Keeping lawns green is almost an obsession for some Americans. According to the United States Environmental Protection Agency, almost 80 million U.S. households use 90 million lbs. of lawn chemicals annually. These products are toxic to people, pets and wildlife. Many of them have been linked to cancer, developmental disorders, birth defects and asthma. Reducing their use by switching to natural fertilizers and herbicides may keep pets and people healthier.
Herbicides and fertilizers are dangerous to pets, according to the American Veterinary Medical Association. A 2005 study found that exposure to 30 commonly used lawn chemicals can double the incidence of canine lymphoma, notes Beyond Pesticides, adding that certain breeds of dogs exposed to lawn chemicals are four to seven times more likely to suffer bladder cancer. Using pet-friendly fertilizers is a simple way to keep your pet healthy and happy.
Natural soil amendments, such as compost and well-rotted manure, break down slowly, adding nitrogen to the lawn and improving soil texture. An inch of compost or manure applied in the spring is sufficient to green up the lawn. Corn gluten is an organic pre-emergent weed preventer and fertilizer that provides nitrogen to plants while it prevents weeds from sprouting. Some commercial fertilizers are labeled as safe for use with pets. Products made from fish emulsion, compost or bonemeal are likely safe, especially when they are not combined with herbicides or pesticides.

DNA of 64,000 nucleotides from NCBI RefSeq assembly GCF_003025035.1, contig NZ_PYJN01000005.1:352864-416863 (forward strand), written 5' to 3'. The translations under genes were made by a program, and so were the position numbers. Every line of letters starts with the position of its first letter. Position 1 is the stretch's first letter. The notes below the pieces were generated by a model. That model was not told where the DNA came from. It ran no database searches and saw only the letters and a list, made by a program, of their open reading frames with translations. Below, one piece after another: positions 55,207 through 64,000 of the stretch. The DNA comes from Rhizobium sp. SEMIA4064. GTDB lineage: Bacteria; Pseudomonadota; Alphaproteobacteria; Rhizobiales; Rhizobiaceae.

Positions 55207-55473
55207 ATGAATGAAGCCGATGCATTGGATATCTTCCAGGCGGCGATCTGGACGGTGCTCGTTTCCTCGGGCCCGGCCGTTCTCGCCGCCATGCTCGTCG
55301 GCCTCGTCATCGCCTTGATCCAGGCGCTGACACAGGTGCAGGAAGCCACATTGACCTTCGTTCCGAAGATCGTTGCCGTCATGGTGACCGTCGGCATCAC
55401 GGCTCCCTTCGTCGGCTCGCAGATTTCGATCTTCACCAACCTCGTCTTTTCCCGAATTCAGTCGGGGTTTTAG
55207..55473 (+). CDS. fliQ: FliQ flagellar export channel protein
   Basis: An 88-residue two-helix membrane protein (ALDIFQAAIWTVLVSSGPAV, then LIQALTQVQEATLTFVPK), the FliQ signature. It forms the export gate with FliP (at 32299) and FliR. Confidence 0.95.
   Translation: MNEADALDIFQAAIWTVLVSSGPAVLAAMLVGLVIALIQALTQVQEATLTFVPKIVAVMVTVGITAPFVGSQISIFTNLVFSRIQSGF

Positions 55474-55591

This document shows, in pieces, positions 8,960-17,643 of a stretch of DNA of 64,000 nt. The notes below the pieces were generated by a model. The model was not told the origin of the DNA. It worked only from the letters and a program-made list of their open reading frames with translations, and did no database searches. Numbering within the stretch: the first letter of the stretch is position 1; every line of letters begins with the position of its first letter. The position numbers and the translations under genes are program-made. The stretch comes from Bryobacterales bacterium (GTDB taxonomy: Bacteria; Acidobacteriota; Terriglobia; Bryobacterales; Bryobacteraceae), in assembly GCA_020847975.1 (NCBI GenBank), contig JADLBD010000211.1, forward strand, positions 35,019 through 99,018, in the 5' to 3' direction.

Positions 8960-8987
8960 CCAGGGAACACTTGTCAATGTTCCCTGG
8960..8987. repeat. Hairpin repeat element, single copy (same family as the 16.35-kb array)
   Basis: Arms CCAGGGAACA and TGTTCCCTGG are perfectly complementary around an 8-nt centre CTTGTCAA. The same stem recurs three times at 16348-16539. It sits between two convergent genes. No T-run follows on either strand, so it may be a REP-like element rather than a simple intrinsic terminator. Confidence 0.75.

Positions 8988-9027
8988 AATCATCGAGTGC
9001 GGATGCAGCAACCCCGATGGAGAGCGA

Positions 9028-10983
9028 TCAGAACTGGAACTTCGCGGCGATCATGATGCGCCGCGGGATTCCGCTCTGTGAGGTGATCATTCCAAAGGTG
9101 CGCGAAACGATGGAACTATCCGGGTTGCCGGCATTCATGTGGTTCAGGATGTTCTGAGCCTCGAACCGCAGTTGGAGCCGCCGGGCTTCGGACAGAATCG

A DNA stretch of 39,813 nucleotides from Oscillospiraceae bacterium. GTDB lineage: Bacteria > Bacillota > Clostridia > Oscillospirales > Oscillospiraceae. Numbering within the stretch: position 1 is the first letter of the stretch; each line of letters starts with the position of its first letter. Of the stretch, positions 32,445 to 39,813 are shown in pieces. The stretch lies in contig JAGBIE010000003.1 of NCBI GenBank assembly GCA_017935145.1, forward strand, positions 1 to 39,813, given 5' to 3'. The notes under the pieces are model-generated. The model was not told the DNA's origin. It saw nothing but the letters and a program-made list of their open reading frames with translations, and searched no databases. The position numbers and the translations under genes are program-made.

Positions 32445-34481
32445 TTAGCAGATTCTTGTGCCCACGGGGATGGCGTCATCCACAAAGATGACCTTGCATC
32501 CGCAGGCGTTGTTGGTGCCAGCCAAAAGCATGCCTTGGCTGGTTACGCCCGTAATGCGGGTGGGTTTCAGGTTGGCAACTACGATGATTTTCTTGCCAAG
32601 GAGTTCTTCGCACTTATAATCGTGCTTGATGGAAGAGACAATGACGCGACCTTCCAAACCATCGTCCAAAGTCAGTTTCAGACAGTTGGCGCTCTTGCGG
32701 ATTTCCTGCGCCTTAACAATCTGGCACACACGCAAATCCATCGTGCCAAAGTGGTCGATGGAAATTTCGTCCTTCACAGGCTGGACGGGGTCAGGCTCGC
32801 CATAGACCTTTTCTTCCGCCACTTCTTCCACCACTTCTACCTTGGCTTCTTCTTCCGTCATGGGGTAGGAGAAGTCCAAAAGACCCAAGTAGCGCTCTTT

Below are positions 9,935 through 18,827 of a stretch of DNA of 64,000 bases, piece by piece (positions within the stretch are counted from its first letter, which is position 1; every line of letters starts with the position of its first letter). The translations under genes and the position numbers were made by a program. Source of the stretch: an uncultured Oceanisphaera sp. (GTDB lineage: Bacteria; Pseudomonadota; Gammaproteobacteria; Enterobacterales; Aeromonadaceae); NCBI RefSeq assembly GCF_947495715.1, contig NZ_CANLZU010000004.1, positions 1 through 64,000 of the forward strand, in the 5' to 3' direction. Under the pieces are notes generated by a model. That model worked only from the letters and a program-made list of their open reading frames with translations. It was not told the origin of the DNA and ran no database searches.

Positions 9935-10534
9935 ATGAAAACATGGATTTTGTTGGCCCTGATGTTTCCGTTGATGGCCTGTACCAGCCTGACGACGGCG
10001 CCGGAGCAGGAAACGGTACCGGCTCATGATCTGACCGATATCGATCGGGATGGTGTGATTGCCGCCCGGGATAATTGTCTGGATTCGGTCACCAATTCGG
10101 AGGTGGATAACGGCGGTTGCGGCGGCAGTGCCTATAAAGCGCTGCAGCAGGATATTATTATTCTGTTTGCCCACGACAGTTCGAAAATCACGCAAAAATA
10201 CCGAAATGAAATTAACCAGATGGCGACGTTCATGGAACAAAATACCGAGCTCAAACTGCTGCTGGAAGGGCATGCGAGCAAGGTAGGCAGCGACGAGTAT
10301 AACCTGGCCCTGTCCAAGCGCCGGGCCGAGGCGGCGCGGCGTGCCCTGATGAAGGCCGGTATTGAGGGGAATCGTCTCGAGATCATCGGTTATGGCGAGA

Several lawn maintenance practices minimize the need for chemicals and fertilizers. Practice proper mowing techniques, advises Cornell University, to grow a healthier lawn that crowds out weeds. Cornell University advises gardeners to mow to a height of 3 inches, sharpen the blade and leave the clippings. As clippings break down, they provide nitrogen to the lawn--free, 100 percent safe fertilizer.
Fertilizers, including fish emulsion, bonemeal, compost and manure, are best applied in the fall, according to Cornell University. Corn gluten, on the other hand, should be applied in the spring before new growth emerges, according to "Organic Gardening" magazine, when the forsythia is in bloom.
Compost and manure should be well-rotted to ensure that all pathogens and diseases are destroyed before application. Corn gluten works best after two or three years of application. It prevents all plants from germinating and shouldn't be used on a newly seeded lawn.